• Spider-Man and Green Goblin, where the foil occurs in their completely different characters and social status.
    • Also applies to Spider-Man and Doctor Octopus after Octavius spent some time acting as the 'superior Spider-Man' while in Peter Parker's body, as Octavius finally chose to sacrifice his existence to restore Peter when he accepted that he bragged about his own superiority to conceal hi awareness of his own flaws while Peter accepted his responsibility quietly to take on what burdens he could.
    • Rounding out the trio of Spidey's big three villains is Venom. They bear the same power set, even through similar circumstances, but they have different upbringings: Peter was raised by his aunt and uncle after his parents' deaths, while Eddie only had his father to try and earn even basic respect from. Both fight criminals as well, though while Spider-Man believes in Comes Great Responsibility and holds a Thou Shalt Not Kill code, Venom blatantly ignores said responsibilities and prides in lethal force, killing even basic muggers in a delusional belief in justice. Lastly, Spider-Man is vividly colored, with Venom being Deliberately Monochrome.
  • Black Bolt and Maximus. After Maximus's Heel–Face Turn, Vulcan filled the void during War of Kings.
  • Interesting example comes from The Authority — while they are a big subversion of common superhero tropes, during Warren Ellis's era all their enemies were very typical and schematical.
  • Captain America and Red Skull. One's a World War II hero and the symbol of the American Dream. The other is the ultimate Nazi.
  • Iron Man and Mandarin: Being opposites on the Tech vs Magic scale. Additionally, where Tony is the ultimate futurist and is firmly ensconced within capitalism, The Mandarin is a feudalist who longs for a return to the past.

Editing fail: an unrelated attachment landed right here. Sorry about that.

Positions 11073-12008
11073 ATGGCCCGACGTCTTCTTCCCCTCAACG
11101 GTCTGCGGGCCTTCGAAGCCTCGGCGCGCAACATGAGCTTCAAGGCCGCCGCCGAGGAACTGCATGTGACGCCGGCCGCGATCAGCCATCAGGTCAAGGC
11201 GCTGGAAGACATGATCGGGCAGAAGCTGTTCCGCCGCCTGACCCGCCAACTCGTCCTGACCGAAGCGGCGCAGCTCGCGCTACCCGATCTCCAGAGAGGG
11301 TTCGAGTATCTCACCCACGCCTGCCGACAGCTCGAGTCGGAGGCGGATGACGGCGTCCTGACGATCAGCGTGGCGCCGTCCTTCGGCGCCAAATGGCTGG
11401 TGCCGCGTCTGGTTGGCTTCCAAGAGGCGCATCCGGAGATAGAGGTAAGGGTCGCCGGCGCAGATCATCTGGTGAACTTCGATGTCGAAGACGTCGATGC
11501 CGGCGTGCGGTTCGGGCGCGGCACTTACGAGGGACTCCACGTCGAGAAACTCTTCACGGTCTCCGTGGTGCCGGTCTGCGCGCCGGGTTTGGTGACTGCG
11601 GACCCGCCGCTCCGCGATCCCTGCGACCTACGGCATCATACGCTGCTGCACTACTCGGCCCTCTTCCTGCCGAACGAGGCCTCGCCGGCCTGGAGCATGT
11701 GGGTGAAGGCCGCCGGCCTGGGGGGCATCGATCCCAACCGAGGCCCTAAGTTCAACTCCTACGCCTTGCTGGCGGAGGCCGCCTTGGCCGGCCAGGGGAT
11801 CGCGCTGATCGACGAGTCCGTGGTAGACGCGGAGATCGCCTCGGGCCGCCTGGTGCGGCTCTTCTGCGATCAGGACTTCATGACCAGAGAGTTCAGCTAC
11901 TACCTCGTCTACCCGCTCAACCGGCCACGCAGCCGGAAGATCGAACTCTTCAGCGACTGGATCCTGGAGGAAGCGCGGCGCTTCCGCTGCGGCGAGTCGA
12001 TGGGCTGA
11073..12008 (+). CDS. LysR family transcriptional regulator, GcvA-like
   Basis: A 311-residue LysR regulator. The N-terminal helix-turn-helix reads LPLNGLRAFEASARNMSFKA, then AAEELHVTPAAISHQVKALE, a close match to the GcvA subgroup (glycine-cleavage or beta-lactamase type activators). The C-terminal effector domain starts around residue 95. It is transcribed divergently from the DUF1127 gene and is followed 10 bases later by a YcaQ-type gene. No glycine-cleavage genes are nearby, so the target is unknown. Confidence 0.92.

• The The Incredible Hulk and The Leader, as raw strength contrasting with enhanced intelligence. Also Hulk and Thunderbolt Ross.
  • The Mighty Thor and Loki - again, one is Flying Brick, the other is trickster.
  • Silver Surfer and Mephisto. One is pretty much the personification of the devil, and hates the other just because he's so damn good.
  • Fantastic Four: Reed Richards and Doctor Doom. They have very similar personalities (bossy, arrogant, brilliant, fascinated by science, prone to Sesquipedalian Loquaciousness), with jealousy being the culprit for Doom's Face–Heel Turn-inspiring hatred for Reed. The fundamental difference between them is exemplified by their divergent reactions to their respective Greatest Failures.
  • In The Avengers, Iron Man and Captain America can be seen as foils to each other, especially in Civil War. Cap is a Depression-era, strong-willed, virtuous Cape embodying the eternal resilience of The American Dream, and Iron Man is a rich, neurotic, alcoholic genius constantly scrambling to cope with the flaws of democracy, the possibilities of Police Brutality, American abuses of power, and Corrupt Corporate Executives.